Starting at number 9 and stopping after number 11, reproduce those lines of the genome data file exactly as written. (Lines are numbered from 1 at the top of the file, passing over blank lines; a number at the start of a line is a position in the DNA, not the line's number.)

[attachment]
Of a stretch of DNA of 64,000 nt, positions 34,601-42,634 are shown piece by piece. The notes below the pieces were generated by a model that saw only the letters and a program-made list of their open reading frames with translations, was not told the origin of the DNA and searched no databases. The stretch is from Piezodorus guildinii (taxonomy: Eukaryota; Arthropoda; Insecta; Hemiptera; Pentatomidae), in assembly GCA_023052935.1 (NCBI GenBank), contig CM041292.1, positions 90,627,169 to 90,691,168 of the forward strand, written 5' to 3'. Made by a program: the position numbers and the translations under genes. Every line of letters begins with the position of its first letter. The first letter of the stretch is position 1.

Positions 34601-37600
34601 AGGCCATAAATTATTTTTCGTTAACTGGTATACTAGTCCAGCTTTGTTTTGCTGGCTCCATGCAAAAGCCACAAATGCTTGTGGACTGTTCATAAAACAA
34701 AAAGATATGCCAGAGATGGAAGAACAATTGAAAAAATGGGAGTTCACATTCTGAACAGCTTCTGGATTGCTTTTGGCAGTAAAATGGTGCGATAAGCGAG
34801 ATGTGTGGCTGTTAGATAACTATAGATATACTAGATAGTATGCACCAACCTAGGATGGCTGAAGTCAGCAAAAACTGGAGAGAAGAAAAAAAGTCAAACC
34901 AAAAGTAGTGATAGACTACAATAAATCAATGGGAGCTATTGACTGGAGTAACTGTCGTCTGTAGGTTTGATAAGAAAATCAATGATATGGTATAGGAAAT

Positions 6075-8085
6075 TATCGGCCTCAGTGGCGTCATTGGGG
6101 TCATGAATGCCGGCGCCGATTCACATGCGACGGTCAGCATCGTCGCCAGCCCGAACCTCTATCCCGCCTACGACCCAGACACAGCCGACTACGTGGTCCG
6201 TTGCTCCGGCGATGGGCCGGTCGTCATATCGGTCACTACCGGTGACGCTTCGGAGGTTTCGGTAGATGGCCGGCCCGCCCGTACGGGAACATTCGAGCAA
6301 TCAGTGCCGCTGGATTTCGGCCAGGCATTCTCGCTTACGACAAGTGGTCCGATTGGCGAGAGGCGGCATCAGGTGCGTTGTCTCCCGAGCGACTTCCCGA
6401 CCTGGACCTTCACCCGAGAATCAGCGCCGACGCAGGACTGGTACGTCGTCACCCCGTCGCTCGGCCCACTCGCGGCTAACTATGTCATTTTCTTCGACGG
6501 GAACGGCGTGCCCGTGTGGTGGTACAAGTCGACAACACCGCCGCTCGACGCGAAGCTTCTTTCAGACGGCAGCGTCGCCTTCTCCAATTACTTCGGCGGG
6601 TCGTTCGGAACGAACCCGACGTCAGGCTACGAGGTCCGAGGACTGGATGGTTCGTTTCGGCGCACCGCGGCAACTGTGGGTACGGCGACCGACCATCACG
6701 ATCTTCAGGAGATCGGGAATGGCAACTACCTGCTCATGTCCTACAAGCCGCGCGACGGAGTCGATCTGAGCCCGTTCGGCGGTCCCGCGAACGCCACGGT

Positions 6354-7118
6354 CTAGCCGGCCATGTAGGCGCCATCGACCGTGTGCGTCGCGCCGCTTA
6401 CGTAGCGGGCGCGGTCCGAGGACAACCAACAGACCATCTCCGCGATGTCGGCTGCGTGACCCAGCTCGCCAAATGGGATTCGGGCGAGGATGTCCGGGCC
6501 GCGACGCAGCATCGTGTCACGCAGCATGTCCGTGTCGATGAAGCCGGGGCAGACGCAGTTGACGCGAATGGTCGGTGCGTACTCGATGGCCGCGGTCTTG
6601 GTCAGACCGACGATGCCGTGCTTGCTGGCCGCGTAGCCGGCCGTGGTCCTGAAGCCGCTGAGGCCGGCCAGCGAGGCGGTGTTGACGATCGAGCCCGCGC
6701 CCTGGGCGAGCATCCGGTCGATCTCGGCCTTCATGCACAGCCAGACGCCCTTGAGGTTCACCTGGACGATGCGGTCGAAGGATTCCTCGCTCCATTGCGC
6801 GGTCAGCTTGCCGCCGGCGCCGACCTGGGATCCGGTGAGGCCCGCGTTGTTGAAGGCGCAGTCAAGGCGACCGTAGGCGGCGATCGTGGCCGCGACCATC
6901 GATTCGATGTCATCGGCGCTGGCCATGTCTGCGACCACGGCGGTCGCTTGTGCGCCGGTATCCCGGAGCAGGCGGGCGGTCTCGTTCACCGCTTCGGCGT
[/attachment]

6101 TCATGAATGCCGGCGCCGATTCACATGCGACGGTCAGCATCGTCGCCAGCCCGAACCTCTATCCCGCCTACGACCCAGACACAGCCGACTACGTGGTCCG
6201 TTGCTCCGGCGATGGGCCGGTCGTCATATCGGTCACTACCGGTGACGCTTCGGAGGTTTCGGTAGATGGCCGGCCCGCCCGTACGGGAACATTCGAGCAA
6301 TCAGTGCCGCTGGATTTCGGCCAGGCATTCTCGCTTACGACAAGTGGTCCGATTGGCGAGAGGCGGCATCAGGTGCGTTGTCTCCCGAGCGACTTCCCGA